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Photographing the Earth from the International Space Station

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View ISS024-E-8396.JPG 103634640437 No No
View ISS024-E-8396.JPG 226511355540 Yes Yes NASA's Earth Observatory web site
View ISS024-E-8396.JPG 6370496581000 No Yes NASA's Earth Observatory web site
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Mission: ISS024 Roll: E Frame: 8396 Mission ID on the Film or image: ISS024
Country or Geographic Name: PERU
Center Point: Latitude: -15.8 Longitude: -71.8 (Negative numbers indicate south for latitude and west for longitude)

Stereo: (Yes indicates there is an adjacent picture of the same area)


Camera Tilt: 17
Camera Focal Length: 400mm
Camera: N2: Nikon D2Xs
Film: 4288E : 4288 x 2848 pixel CMOS sensor, RGBG imager color filter.


Film Exposure:
Percentage of Cloud Cover: 10 (0-10)


GMT Date: 20100715 (YYYYMMDD) GMT Time: 140740 (HHMMSS)
Nadir Point Latitude: -15.7, Longitude: -72.8 (Negative numbers indicate south for latitude and west for longitude)

Nadir to Photo Center Direction: East
Sun Azimuth: 49 (Clockwise angle in degrees from north to the sun measured at the nadir point)
Spacecraft Altitude: 192 nautical miles (356 km)
Sun Elevation Angle: 34 (Angle in degrees between the horizon and the sun, measured at the nadir point)
Orbit Number: 2793


Sabancaya Volcano, Perú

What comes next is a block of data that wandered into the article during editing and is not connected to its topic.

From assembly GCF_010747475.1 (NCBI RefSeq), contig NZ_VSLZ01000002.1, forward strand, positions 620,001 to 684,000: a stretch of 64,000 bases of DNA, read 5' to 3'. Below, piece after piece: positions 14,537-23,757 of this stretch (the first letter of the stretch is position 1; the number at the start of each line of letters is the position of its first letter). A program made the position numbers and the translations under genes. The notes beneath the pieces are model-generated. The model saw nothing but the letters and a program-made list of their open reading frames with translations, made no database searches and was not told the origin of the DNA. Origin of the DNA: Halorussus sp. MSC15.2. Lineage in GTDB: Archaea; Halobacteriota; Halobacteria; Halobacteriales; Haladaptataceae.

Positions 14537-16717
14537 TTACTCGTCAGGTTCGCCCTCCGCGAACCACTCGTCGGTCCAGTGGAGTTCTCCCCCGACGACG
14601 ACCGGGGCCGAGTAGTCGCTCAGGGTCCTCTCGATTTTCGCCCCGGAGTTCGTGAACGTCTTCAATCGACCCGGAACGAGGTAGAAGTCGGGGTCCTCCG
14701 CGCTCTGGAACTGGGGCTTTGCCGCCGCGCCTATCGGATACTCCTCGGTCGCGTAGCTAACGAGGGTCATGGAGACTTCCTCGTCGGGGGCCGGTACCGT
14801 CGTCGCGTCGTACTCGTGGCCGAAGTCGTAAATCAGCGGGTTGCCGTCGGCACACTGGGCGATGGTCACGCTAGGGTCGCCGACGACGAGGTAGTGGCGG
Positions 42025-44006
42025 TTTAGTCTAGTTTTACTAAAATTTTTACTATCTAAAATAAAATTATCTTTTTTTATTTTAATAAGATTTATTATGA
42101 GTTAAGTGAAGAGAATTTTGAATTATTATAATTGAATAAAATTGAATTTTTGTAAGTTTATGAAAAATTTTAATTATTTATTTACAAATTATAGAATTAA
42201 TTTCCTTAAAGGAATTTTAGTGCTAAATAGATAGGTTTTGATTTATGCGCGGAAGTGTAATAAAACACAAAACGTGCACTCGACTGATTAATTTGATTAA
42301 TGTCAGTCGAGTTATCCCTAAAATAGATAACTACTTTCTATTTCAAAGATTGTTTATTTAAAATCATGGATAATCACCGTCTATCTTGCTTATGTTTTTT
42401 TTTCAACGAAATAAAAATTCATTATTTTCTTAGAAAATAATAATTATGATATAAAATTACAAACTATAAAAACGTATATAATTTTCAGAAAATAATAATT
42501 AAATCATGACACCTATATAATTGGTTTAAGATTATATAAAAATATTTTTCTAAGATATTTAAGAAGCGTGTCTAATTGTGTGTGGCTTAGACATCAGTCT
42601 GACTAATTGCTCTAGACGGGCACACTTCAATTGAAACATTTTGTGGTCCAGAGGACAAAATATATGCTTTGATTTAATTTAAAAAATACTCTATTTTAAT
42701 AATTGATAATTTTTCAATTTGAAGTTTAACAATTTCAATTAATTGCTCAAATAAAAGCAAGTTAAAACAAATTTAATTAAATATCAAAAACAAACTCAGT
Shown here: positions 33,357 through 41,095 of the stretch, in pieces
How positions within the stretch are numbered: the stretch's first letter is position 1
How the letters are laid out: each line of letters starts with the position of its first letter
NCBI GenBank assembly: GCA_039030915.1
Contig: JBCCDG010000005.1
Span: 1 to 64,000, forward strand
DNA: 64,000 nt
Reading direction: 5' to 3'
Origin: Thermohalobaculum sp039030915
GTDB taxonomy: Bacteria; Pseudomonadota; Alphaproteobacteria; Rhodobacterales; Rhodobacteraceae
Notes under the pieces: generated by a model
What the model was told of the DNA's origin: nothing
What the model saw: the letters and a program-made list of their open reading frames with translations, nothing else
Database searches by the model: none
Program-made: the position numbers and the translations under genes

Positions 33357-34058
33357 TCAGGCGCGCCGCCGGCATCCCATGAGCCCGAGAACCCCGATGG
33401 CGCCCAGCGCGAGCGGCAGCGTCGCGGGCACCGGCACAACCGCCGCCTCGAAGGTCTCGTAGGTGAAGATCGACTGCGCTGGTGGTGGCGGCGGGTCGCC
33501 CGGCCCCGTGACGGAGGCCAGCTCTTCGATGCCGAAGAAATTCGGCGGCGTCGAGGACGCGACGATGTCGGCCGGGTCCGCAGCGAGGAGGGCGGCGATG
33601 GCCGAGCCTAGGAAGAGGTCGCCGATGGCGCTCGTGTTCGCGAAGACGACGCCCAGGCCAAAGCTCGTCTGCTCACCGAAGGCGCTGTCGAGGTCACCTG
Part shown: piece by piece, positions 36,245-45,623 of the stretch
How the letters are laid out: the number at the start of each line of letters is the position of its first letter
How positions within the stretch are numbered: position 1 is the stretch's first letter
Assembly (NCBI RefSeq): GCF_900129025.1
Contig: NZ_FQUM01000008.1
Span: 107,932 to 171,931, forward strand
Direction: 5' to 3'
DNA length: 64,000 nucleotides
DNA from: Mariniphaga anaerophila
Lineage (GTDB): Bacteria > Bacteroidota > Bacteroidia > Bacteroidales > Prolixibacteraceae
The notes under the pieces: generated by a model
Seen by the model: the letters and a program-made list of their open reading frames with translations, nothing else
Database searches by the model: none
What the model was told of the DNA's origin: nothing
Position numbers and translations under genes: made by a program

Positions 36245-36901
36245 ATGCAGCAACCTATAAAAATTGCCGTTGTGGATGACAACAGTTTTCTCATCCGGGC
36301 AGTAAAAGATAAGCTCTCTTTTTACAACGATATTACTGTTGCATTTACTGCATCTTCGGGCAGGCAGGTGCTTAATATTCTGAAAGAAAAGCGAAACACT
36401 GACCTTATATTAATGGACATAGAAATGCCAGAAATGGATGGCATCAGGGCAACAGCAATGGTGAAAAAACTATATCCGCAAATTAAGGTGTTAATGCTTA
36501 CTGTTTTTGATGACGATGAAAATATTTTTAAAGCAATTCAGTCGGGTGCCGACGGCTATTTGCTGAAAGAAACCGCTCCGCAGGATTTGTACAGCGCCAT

The 5,967-meter- (19,577-foot-) high Sabancaya stratovolcano (Nevado Sabancaya in the local language) is located in southern Perú, approximately 70 kilometers (40 miles) northwest of the city of Arequipa. The name Sabancaya means “tongue of fire” in the Quechua Indian language.

Sabancaya is part of a volcanic complex that includes two other nearby (and older) volcanoes, neither of which has been active historically. In this detailed astronaut photograph, Nevado Ampato is visible to the south (image left), and the lower flanks of Nevado Hualca Hualca are visible to the north (image top right). The snowy peaks of the three volcanoes provide a stark contrast to the surrounding desert of the Puna Plateau.

Sabancaya’s first historical record of an eruption dates to 1750. The most recent eruptive activity at the volcano occurred in July 2003, and it deposited ash on the volcano’s summit and northeastern flank. Volcanism at Sabancaya is fueled by magma generated at the subduction zone between the Nazca and South American tectonic plates.

Magma can erupt to the surface and form lava flows through the volcano’s summit (frequently forming a crater), but it can also erupt from lava domes and flank vents along the volcano’s sides. Lava has issued from all of these points at Sabancaya, forming numerous gray to dark brown scalloped lobes that extend in all directions except southwards (image center).

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